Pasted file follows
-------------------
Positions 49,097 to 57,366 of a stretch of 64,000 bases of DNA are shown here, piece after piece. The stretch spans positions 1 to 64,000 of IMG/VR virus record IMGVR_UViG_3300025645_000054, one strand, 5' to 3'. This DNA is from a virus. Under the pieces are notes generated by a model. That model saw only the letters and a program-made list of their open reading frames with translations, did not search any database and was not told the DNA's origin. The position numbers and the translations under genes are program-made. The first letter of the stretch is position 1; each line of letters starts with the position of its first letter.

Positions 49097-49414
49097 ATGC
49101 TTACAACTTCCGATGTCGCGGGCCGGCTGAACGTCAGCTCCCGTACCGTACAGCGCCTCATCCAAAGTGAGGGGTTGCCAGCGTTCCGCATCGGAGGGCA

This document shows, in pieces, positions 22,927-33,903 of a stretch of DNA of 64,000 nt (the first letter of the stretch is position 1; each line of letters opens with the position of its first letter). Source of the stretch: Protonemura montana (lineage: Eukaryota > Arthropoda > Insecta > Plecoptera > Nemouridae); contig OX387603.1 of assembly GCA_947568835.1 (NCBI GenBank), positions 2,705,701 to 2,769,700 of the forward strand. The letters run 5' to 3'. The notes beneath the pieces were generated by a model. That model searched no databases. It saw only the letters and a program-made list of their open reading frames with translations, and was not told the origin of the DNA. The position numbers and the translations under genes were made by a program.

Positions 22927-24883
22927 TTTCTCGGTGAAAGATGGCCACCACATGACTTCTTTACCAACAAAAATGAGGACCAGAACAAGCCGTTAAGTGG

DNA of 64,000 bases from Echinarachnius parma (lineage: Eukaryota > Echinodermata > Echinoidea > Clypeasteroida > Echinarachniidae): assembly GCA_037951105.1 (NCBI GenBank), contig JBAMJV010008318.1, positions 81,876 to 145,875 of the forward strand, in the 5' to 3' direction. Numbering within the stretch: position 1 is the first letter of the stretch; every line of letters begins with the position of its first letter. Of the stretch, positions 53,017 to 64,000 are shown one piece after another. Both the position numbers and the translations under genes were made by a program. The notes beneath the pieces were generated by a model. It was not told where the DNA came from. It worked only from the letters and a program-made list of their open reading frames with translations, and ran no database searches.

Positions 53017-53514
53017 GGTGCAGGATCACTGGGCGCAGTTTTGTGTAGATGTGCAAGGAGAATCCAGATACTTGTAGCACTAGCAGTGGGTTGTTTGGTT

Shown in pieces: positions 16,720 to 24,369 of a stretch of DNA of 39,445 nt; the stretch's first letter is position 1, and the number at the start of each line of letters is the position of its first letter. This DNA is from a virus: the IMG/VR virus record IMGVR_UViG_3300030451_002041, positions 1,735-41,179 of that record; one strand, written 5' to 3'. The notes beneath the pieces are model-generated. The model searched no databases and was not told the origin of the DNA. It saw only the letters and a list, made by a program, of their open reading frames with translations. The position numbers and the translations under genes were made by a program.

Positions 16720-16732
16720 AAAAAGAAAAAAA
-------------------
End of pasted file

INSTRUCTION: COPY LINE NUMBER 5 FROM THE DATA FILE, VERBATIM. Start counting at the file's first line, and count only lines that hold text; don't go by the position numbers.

This document shows, in pieces, positions 22,927-33,903 of a stretch of DNA of 64,000 nt (the first letter of the stretch is position 1; each line of letters opens with the position of its first letter). Source of the stretch: Protonemura montana (lineage: Eukaryota > Arthropoda > Insecta > Plecoptera > Nemouridae); contig OX387603.1 of assembly GCA_947568835.1 (NCBI GenBank), positions 2,705,701 to 2,769,700 of the forward strand. The letters run 5' to 3'. The notes beneath the pieces were generated by a model. That model searched no databases. It saw only the letters and a program-made list of their open reading frames with translations, and was not told the origin of the DNA. The position numbers and the translations under genes were made by a program.